thened and greater for the other. The movements in the West under Commodore Foote, which sent joy and hope through the nation were made without regard to General McClellan's plan, and sprang directly from Commodore Foote's communications and requests to the Navy Department and its orders to him; and without further enumeration, it is only necessary to say that the series of brilliant successes during February and March, which threw new life into the nation, which gave us Fort Henry, Bowling Green, Columbus, Donelson, Island No.10, and Nashville, which brought national stocks to par, and which forced respect for us abroad if it did not prevent intervention, was in direct contravention of the plan of the commander-in-Chief, and against his protest. What that plan was, were it proper to disease it, becomes of little consequence when we know that no advance was to be made under it until April, and when it was found that the Commander-in-Chief had communicated none to the other Major
York (Virginia, United States) (search for this): article 21
ng important lines of railroad. Over all this the country wondered, believed, and waited. We know that, beginning more than five months ago, Gen. Wool and the Navy Department joined in urgent and repeated applications to be allowed to take Norfolk, which they demonstrated to be a military and naval certainty. Besides its immense importance otherwise, the Merrimac would have been taken while building, the Cumberland and the Congress would have been saved, and the James as well as the York river would have been open for Gen. McClellan's march upon Richmond. Their request was peremptorily refused by the Commander-in-Chief. We know that while Gen. McClellan was still Commander-in-Chief, Gen. Sherman reported that he was prepared and anxious to be allowed to take Savannah; that it was a military certainty, and that it could be done with very little loss of life. This, too, was forbidden by the Commander- in-Chief. We have given these great selected facts, derived from cen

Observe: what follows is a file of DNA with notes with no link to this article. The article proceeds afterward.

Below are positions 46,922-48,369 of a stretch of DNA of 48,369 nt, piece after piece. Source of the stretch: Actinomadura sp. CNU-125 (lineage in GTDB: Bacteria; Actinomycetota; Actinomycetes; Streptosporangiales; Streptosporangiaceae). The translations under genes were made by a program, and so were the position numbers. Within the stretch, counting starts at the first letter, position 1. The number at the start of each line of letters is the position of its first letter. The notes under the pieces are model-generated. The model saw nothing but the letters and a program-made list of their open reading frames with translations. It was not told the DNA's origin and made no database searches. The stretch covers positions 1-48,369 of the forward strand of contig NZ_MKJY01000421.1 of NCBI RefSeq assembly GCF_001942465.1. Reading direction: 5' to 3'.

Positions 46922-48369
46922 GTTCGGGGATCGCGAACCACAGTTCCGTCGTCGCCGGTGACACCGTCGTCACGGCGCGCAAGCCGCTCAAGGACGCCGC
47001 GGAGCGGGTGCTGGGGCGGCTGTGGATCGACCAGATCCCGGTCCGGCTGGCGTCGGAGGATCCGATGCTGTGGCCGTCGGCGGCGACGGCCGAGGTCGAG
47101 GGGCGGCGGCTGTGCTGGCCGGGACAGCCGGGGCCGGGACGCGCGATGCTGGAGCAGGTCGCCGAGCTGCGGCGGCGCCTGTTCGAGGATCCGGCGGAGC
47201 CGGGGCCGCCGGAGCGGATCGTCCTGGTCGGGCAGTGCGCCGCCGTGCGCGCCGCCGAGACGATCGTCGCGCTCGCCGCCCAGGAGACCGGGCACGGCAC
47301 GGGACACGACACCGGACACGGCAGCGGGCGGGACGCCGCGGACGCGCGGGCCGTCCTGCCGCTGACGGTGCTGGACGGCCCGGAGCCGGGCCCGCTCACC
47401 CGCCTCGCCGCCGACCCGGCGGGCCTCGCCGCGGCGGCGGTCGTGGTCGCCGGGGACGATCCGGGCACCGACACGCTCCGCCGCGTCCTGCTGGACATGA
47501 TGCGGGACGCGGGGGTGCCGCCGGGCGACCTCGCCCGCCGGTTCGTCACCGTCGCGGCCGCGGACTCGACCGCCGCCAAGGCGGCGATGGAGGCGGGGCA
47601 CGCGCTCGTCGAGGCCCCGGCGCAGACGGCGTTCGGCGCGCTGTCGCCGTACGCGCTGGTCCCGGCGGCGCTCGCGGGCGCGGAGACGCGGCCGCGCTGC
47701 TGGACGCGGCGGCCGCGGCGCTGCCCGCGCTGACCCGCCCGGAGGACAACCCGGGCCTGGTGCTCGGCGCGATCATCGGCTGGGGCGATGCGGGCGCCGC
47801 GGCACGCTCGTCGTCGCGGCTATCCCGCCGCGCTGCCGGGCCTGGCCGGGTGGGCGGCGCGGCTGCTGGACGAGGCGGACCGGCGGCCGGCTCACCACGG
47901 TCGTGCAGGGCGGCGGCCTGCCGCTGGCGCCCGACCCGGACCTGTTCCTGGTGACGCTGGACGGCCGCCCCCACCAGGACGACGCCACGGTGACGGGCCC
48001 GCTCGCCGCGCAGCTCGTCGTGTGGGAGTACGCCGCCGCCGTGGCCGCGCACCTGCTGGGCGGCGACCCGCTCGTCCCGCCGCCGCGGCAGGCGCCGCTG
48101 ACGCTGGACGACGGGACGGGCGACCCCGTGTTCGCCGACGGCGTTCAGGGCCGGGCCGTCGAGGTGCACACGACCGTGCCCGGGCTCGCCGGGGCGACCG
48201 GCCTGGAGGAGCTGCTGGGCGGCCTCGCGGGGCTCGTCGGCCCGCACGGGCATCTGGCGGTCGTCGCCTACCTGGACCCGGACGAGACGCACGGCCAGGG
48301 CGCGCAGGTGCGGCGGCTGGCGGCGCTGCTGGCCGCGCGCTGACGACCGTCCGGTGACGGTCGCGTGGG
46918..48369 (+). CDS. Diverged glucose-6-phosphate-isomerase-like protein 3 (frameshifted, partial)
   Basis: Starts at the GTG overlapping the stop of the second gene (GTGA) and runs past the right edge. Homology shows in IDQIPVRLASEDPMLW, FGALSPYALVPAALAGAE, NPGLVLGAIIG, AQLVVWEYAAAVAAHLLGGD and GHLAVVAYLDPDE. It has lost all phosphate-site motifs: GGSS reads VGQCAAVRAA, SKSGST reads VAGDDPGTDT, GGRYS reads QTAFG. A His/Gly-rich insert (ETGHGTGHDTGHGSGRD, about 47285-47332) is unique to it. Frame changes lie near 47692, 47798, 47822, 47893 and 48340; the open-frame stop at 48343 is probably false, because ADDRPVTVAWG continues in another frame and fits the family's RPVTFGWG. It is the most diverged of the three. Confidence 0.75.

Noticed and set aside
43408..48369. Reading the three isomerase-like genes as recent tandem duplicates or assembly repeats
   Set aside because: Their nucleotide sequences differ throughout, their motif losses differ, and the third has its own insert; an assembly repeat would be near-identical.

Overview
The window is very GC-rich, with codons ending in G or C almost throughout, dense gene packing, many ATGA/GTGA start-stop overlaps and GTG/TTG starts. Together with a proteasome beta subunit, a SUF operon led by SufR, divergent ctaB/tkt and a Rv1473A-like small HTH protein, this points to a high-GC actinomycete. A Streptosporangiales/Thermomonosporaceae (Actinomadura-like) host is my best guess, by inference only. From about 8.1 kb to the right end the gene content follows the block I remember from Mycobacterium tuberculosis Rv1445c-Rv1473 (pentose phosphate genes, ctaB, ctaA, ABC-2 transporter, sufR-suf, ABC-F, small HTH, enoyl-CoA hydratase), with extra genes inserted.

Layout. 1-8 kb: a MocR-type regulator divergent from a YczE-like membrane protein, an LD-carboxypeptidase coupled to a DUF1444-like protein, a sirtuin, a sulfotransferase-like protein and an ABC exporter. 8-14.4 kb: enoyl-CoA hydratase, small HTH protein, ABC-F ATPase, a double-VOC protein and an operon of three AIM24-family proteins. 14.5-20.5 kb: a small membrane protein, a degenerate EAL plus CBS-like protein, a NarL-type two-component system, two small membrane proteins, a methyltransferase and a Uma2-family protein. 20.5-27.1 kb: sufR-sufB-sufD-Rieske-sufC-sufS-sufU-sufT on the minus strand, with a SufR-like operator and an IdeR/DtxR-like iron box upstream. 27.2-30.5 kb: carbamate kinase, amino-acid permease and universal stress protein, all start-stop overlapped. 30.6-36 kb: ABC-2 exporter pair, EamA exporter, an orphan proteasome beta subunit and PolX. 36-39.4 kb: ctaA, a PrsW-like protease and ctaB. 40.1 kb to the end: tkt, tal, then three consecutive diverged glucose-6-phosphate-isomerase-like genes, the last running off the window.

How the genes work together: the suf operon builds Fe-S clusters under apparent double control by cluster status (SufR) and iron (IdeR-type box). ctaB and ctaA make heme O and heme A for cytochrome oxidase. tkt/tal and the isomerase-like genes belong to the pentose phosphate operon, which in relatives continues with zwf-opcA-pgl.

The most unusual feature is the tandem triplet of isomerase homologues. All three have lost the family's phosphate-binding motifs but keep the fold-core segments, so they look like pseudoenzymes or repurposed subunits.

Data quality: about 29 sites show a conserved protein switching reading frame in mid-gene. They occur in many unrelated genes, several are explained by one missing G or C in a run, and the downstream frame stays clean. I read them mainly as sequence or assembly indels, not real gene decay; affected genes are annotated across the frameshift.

Knoxville (Tennessee, United States) (search for this): article 21
so little had been done, and to whom the country is indebted for what was done in February and March, and to its position before the world to-day. Whether more could not have been accomplished in Kentucky, nearly all of whose strategic posts were occupied by the enemy, we are not competent to judge. But it is clear to military authorities and to the country that Eastern Tennessee, whose people are the most loyal and the most distressed of the border States, might have been relieved, Knoxville taken, and the great northern line of communication between Virginia and the great sources of her supplies broken, weeks or months before General McClellan ceased to be Commander-in-Chief. The country patiently waited, because we believed it bore wise relation to some great military plan. The country saw the great Baltimore and Ohio Railroad not only abandoned to the enemy, but its rolling stock neither removed nor destroyed, but given up to him to whom its value was immense. --The r